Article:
Sex offender spared prison because of height

In an AP story, Scott Bauer writes of a sex offender spared prison because of his height:

A judge’s decision to sentence a 5-foot-1 man to probation instead of prison for sexually assaulting a child has angered crime victim advocates who say the punishment sends the wrong message.

As if the sentence itself isn’t disturbing enough, here’s the really bizarre part:

But Joe Mangano, secretary of the National Organization of Short Statured Adults, agreed with the judge’s assessment that Thompson would face dangers while in prison because of his height.

I’m assuming a short inmate would have a much more difficult time than a large inmate, said Mangano, who is five fee, four inches tall. It’s good to see somebody looking out for someone who is a short person.

God forbid that prison should be difficult for anybody, especially men convicted of sexually assaulting 12-year-old girls.

Technorati tags: , , links in the feed

I’m a big fan of I use it to bookmark practically everything that I find interesting on the web. has what they call a “thingy” that supposedly can be used to post your latest bookmarks to your blog every day. Such a tool would save me some time posting, this being a blog that obstensibly links to interesting stuff around the web. Sadly, I haven’t been able to get it to work with Blogger.

Today I noticed that Feedburner, who serves the feed for this site, has a service that will post a daily digest of one’s latest bookmarks interleaved with the rest of one’s feed. I signed up for it, immediately.

The digest won’t appear on this website, only in the feed, so if you’d like to see what I’ve been reading (apparently I am that full of myself), you’ll need to subscribe to the feed with an aggregator of some kind, like Bloglines.

We Test the Tips

In an article for, Philip Reed and Mike Hudson ask What really saves gas? And how much?:

With gas prices so high, the media is awash with lists of gas-saving tips. Well how’s this for a tip? If you listen to us, you can see hybrid-type savings without having to buy a new car.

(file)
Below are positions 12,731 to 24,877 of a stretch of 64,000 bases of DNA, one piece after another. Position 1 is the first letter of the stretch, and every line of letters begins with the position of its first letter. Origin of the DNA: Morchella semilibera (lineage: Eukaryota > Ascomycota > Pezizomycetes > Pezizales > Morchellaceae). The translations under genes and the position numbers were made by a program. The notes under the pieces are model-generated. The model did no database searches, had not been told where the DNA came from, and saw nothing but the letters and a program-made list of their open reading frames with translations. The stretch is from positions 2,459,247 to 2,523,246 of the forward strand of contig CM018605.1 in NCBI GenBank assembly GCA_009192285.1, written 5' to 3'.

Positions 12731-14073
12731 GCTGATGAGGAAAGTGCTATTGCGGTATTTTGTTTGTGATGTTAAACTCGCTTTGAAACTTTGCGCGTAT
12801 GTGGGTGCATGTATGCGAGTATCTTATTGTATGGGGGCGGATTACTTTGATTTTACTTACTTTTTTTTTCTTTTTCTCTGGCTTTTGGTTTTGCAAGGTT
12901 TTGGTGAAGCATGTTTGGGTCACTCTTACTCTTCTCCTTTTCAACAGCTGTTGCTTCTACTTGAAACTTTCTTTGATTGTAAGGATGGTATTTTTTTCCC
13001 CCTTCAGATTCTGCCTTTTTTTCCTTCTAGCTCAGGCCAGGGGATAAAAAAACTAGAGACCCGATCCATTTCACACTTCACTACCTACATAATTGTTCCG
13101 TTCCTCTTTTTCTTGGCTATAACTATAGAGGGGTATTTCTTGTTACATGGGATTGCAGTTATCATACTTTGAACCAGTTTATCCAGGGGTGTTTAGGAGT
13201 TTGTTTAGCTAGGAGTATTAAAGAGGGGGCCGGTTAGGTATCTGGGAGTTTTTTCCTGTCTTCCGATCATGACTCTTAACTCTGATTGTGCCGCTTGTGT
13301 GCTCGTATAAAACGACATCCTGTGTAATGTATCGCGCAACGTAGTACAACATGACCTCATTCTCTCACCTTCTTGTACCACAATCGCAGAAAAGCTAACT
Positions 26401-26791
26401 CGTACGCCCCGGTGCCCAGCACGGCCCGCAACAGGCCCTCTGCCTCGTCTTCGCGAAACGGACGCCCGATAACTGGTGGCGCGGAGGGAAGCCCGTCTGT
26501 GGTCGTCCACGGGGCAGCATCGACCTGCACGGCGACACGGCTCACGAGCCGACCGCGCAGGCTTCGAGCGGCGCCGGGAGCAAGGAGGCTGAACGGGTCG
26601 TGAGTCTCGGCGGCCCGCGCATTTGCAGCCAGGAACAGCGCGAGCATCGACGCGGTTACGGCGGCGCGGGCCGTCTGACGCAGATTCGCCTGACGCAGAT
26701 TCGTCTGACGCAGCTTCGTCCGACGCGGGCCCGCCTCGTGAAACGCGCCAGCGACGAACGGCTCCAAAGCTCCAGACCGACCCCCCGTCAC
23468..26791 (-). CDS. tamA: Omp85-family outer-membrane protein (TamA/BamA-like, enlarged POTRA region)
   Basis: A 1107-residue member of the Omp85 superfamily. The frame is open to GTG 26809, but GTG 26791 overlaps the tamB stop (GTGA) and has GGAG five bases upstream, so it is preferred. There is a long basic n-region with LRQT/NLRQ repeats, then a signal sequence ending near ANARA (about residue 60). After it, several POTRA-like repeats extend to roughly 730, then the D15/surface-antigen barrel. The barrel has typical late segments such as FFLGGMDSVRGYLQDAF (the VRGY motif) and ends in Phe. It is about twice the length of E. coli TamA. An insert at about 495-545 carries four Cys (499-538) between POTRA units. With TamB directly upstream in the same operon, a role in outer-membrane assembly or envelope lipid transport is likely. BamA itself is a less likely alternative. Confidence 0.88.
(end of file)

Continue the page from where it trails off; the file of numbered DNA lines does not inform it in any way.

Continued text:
By changing your driving habits you can improve fuel economy up to 37 percent right away (depending on how you drive). Combine several tips and perform routine maintenance and you will save real dollars, not just pennies.

It’s nice to see their results coincide with my own.

Eclipse’s find-a-scapegoat feature

In the Eclipse Workbench User Guide is a section entitled, Finding out who to blame with Annotate command. It begins:

Let’s say you have found a bug on line 65 of a file and you don’t understand the code. Who do you ask, or blame, for the change?

I don’t know whether to laugh or cry.

The scenario is just so absurd that it’s hard not to chuckle. Can’t you just see some weasely geek in a cubicle somewhere desperately searching for somebody, anybody on whom to pin the blame for the bugs in the software?

It’s sad for very same reason.

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Tories introduce new anti-crime bills

With the two new “anti-crime” bills introduced today, one of which would impose mandatory minimum sentences on violent offenders, the Conservative government is sending a clear message: We don’t trust our judges!

Apparently Canada’s courts are so filled with incompetent and corrupt judges that the government can no longer trust their discretion when it comes to sentencing criminals.

Well, hurrah for the Conservatives! It’s about time somebody taught those nasty judges a lesson. For too long have they been terrorizing our great country with their leniency. All those years that our judges have worked in criminal law has surely softened their hearts to the point where they can’t possibly be expected to mete out the justice that violent crimes deserve.

With bills like these, we can take those bungling judges out of the loop once an for all. Important decisions like sentencing will be made up-front, as they should be, before the facts of a case are ever heard.

Kudos to Steven Harper, Justice Minister Vic Toews, and the new Conservative government for finally getting tough on the real crime problem: judges.

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